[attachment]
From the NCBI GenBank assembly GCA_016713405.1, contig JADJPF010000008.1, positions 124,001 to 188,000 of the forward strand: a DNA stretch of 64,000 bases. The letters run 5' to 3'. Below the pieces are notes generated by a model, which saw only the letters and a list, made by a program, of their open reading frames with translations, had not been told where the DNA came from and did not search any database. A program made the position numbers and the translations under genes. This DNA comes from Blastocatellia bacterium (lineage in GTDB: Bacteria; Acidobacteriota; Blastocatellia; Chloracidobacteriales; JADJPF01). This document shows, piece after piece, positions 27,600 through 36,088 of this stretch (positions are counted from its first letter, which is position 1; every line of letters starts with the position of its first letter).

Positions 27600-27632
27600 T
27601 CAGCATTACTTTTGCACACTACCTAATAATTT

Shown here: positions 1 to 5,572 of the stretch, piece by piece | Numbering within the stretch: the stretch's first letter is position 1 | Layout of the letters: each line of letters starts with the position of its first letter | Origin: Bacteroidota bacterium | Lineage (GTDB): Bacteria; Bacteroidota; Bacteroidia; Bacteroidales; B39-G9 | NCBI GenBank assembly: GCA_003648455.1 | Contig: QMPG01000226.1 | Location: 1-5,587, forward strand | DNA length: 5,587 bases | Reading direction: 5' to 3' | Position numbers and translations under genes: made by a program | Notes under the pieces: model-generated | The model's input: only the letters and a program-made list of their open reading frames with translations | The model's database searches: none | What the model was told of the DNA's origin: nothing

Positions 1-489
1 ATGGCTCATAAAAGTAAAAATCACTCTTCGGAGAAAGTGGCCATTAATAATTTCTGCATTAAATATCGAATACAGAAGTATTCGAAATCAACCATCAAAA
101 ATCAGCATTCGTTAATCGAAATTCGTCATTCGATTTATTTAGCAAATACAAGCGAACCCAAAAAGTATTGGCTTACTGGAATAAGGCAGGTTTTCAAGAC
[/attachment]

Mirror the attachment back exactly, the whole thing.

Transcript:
From the NCBI GenBank assembly GCA_016713405.1, contig JADJPF010000008.1, positions 124,001 to 188,000 of the forward strand: a DNA stretch of 64,000 bases. The letters run 5' to 3'. Below the pieces are notes generated by a model, which saw only the letters and a list, made by a program, of their open reading frames with translations, had not been told where the DNA came from and did not search any database. A program made the position numbers and the translations under genes. This DNA comes from Blastocatellia bacterium (lineage in GTDB: Bacteria; Acidobacteriota; Blastocatellia; Chloracidobacteriales; JADJPF01). This document shows, piece after piece, positions 27,600 through 36,088 of this stretch (positions are counted from its first letter, which is position 1; every line of letters starts with the position of its first letter).

Positions 27600-27632
27600 T
27601 CAGCATTACTTTTGCACACTACCTAATAATTT

Shown here: positions 1 to 5,572 of the stretch, piece by piece | Numbering within the stretch: the stretch's first letter is position 1 | Layout of the letters: each line of letters starts with the position of its first letter | Origin: Bacteroidota bacterium | Lineage (GTDB): Bacteria; Bacteroidota; Bacteroidia; Bacteroidales; B39-G9 | NCBI GenBank assembly: GCA_003648455.1 | Contig: QMPG01000226.1 | Location: 1-5,587, forward strand | DNA length: 5,587 bases | Reading direction: 5' to 3' | Position numbers and translations under genes: made by a program | Notes under the pieces: model-generated | The model's input: only the letters and a program-made list of their open reading frames with translations | The model's database searches: none | What the model was told of the DNA's origin: nothing

Positions 1-489
1 ATGGCTCATAAAAGTAAAAATCACTCTTCGGAGAAAGTGGCCATTAATAATTTCTGCATTAAATATCGAATACAGAAGTATTCGAAATCAACCATCAAAA
101 ATCAGCATTCGTTAATCGAAATTCGTCATTCGATTTATTTAGCAAATACAAGCGAACCCAAAAAGTATTGGCTTACTGGAATAAGGCAGGTTTTCAAGAC